The mercury hypothesis of autism is an example of the "post hoc ergo propter hoc" logical fallacy. Children receive several vaccinations when they're 2. Autism is often first noticeable within a year afterwards. The fallacy then claims that the vaccine caused the autism. The fallacy is shown to be such when people who did not receive vaccinations at age 2 (older people) develop autism at the same rates. The only reason that there can be a true increase in the autism rate is assortative mating: geeks marrying other geeks, when they wouldn't have in the past. Since autism is the "geek disease", this increases the risk that their children will have autism. This has been especially noticeable in Silicon Valley.


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sinsboldly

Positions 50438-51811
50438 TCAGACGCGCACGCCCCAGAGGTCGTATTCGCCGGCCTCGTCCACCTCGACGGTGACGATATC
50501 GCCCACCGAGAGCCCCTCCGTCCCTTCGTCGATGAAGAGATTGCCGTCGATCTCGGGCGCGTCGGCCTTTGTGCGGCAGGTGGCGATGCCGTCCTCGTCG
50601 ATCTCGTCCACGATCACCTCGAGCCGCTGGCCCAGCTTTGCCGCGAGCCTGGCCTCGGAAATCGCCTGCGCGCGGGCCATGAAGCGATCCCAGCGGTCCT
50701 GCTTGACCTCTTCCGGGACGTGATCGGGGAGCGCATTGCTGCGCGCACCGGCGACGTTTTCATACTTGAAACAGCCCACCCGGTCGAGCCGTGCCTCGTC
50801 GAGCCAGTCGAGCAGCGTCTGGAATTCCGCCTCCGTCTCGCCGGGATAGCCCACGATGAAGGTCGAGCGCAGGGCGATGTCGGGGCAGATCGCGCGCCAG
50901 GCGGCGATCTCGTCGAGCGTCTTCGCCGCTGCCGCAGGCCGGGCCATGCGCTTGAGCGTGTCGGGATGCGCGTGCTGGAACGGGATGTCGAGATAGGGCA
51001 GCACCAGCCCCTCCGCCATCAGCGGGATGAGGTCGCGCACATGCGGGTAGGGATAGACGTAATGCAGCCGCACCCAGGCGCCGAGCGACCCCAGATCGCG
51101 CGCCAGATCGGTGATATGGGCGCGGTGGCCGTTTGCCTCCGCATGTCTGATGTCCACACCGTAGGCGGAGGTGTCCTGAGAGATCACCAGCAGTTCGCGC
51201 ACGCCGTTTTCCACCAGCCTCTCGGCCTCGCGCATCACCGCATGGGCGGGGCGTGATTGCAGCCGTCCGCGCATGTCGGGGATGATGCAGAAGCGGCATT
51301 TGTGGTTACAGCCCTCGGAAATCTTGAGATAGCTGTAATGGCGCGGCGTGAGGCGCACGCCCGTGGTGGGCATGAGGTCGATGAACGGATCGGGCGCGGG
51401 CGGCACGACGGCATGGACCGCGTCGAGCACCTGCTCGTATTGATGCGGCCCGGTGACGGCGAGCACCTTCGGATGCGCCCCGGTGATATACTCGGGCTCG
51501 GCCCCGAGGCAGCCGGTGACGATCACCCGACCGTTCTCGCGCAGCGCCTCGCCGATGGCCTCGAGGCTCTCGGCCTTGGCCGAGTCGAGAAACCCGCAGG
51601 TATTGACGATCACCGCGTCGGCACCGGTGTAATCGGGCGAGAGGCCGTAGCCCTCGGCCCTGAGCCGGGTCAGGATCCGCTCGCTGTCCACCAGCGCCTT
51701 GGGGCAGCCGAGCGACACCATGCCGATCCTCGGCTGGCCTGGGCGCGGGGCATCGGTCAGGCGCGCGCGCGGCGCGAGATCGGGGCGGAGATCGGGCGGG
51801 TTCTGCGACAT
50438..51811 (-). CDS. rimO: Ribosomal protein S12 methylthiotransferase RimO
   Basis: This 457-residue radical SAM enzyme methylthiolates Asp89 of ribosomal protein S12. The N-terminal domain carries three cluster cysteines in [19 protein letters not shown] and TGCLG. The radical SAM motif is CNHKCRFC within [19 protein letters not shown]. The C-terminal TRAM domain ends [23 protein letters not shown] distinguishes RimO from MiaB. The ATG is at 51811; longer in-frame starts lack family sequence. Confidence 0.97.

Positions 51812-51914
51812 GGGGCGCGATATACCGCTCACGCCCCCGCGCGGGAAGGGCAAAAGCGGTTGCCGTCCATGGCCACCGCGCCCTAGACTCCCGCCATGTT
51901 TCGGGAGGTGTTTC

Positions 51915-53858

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20 Jul 2009, 8:27 pm

WoodenNickel wrote:
Asperge is French for Asparagus


so, and Asperge-er is a Asparagus cultivator?


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makuranososhi
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20 Jul 2009, 8:52 pm

WoodenNickel wrote:
The mercury hypothesis of autism is an example of the "post hoc ergo propter hoc" logical fallacy. Children receive several vaccinations when they're 2. Autism is often first noticeable within a year afterwards. The fallacy then claims that the vaccine caused the autism. The fallacy is shown to be such when people who did not receive vaccinations at age 2 (older people) develop autism at the same rates. The only reason that there can be a true increase in the autism rate is assortative mating: geeks marrying other geeks, when they wouldn't have in the past. Since autism is the "geek disease", this increases the risk that their children will have autism. This has been especially noticeable in Silicon Valley.